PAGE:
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Old 08-12-2008, 01:39 AM   #61
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in vino veritas, uncle bob. i'm with you.

it seems to me that since flambe is specifically a french technique, we'd need someone trained in frog cooking to specify the difference. anyone look this up in escoffier?
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Old 08-12-2008, 03:57 PM   #62
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i dont use much, just like ummm 1/4 - 1/2 a cup of rum. and their is no defined recipe. its as simple as cooking up some chicken, sauté some onions and mushrooms, and when their almost done, you throw in some rum, i just take the bottle and pore some in, then let it do its whole flame thing. then add in the chicken, and some bbq sauce then eat it. but the point is, that i use the rum, not to un-sitck the fond(yeah thats a plus) but i mainly use it 2 flavor the food, spiced rum, has a verry good flavor to give, when mixed with alot of different sauces, or in another recipe i use coconut rum. bc it gives the food a great flavor, i just use it as a last little finishing thing, 2 add a little zaz to some of the food i cook.
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Old 08-12-2008, 04:16 PM   #63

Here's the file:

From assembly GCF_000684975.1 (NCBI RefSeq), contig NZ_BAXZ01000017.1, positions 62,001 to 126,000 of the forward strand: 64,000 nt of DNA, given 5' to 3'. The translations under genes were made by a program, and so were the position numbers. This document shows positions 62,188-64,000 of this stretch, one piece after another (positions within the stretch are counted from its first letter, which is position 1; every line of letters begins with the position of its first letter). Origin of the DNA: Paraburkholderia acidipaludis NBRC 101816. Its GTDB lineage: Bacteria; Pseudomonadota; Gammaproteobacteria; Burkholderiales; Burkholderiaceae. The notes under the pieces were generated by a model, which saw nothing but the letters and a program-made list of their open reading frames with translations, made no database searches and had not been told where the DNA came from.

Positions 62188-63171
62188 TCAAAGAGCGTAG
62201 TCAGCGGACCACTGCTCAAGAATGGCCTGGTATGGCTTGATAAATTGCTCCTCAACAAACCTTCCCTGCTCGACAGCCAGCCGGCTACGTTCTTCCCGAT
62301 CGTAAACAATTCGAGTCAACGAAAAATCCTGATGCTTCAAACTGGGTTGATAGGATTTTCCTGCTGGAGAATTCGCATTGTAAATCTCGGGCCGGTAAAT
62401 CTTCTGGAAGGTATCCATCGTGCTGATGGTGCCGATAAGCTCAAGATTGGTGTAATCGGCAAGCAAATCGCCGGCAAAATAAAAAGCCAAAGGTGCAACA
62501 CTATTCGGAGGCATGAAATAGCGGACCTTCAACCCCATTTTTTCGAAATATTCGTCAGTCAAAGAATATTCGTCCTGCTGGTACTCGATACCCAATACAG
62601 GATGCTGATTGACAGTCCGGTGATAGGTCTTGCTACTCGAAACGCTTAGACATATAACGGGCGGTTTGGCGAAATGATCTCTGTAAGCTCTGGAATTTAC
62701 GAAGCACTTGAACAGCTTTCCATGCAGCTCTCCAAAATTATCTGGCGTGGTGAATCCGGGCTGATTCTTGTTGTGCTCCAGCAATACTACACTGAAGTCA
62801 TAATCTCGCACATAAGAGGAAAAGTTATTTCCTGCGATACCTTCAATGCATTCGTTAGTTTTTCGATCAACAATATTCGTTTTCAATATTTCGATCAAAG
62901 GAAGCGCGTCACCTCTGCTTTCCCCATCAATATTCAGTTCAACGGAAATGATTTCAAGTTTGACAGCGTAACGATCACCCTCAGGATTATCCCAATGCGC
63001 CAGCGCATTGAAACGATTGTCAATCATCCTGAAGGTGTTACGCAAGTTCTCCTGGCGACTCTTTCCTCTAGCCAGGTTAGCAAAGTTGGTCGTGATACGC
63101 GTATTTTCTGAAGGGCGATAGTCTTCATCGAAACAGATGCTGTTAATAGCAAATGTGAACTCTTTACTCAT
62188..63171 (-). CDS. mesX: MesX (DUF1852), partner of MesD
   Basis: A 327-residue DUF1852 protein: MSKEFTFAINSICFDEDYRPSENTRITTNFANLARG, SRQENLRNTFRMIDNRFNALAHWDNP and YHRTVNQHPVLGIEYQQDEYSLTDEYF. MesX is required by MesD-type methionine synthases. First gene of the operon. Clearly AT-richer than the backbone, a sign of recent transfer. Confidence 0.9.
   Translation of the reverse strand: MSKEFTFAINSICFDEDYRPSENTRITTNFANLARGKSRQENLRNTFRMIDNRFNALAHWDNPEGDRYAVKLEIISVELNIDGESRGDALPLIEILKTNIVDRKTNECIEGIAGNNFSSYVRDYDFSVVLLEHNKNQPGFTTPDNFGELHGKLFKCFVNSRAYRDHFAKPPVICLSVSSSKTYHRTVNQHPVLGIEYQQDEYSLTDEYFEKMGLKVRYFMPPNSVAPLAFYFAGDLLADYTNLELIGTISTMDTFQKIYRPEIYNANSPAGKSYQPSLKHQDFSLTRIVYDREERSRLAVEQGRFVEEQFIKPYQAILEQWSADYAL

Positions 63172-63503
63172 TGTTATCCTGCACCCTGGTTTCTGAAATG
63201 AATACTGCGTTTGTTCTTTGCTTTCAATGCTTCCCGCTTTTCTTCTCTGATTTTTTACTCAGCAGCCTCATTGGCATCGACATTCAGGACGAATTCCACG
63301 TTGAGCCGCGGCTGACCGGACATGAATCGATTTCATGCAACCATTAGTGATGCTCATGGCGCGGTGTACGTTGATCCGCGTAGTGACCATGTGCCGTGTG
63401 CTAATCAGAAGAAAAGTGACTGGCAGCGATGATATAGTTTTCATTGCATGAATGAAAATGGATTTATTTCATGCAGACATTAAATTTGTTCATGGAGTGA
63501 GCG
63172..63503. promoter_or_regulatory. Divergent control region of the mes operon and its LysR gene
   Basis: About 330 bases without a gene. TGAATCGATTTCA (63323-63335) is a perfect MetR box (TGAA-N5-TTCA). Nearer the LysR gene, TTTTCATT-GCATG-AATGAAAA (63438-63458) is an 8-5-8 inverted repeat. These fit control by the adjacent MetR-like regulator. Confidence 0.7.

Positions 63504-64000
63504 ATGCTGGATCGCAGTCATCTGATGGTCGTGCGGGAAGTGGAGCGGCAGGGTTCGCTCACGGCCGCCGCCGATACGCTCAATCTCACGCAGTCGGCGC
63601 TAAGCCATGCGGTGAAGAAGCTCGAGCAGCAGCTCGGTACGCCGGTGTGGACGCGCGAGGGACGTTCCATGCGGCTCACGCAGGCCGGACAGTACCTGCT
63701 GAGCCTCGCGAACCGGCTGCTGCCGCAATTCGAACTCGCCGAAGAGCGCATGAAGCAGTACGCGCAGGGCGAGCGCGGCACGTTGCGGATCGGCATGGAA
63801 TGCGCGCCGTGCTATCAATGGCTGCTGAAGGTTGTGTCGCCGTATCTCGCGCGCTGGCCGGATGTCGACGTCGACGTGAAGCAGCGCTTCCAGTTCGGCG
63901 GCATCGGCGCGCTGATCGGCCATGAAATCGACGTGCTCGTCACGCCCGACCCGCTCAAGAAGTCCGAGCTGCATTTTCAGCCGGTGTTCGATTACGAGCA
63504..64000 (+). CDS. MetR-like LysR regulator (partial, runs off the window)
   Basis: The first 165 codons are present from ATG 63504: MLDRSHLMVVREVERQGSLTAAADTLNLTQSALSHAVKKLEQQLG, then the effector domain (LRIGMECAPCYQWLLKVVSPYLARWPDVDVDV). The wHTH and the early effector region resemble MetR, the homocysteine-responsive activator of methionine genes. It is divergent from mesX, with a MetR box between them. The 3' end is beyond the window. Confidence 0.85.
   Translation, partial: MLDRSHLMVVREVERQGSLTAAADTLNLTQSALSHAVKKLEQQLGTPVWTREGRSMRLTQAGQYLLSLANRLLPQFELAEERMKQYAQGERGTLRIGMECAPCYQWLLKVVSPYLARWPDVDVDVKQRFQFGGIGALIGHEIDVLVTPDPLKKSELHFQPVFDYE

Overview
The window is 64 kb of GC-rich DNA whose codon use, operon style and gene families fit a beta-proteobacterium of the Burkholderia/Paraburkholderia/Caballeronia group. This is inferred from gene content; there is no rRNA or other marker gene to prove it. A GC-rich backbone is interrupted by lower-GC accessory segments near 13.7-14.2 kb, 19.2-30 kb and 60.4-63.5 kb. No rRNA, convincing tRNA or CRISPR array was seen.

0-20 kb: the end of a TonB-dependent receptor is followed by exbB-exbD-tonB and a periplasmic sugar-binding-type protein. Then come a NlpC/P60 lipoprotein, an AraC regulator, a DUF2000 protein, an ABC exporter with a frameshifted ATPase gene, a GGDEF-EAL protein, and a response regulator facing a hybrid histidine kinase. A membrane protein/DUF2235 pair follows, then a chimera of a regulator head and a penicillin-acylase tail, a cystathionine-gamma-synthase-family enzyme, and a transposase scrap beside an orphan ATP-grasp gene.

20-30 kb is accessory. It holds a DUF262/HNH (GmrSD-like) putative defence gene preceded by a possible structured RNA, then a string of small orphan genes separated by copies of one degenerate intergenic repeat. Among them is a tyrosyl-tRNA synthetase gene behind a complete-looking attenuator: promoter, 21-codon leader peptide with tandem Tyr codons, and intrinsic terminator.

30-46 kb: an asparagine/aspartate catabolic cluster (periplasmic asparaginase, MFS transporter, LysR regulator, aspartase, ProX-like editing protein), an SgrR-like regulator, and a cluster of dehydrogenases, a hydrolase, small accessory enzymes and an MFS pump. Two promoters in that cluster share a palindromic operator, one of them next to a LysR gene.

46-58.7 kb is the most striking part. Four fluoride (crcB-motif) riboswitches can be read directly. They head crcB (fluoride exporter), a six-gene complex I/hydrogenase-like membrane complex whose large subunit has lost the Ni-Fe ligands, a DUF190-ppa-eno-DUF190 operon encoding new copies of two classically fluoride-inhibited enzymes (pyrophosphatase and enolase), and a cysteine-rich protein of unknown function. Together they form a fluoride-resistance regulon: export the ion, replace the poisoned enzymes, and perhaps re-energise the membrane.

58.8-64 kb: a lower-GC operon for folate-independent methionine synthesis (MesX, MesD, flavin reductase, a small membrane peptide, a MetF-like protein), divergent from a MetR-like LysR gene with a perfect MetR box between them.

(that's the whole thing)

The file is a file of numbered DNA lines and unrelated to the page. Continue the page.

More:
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I would say it is all in the intent. If you are just pouring it in for the little kick of flavor as you say then I would say there is no term for that just as there is no term of throwing in some mushrooms for flavor or some cheese or whatever. If your intent was to flame the booze and get crisp edges (for flavor) then that would be flambe. If your intent was to reduce the booze and thus concentrate the flavors then that is a reduction. If your intent was to loosen the fond and incorporate that flavor into the dish then that would be deglazing. Any and all of these things might have happened, but I think it comes down to intent IMO.
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Old 08-13-2008, 10:40 AM   #64
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Quote:
Originally Posted by GB View Post
I would say it is all in the intent. If you are just pouring it in for the little kick of flavor as you say then I would say there is no term for that just as there is no term of throwing in some mushrooms for flavor or some cheese or whatever. If your intent was to flame the booze and get crisp edges (for flavor) then that would be flambe. If your intent was to reduce the booze and thus concentrate the flavors then that is a reduction. If your intent was to loosen the fond and incorporate that flavor into the dish then that would be deglazing. Any and all of these things might have happened, but I think it comes down to intent IMO.
This is why GB gets paid the big bucks!!!!! That whole idea was rolling around in my mind - it just wouldn't come out through my fingers in a logical way. My toque is off to you! Oh, then that would be
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Old 08-13-2008, 08:33 PM   #65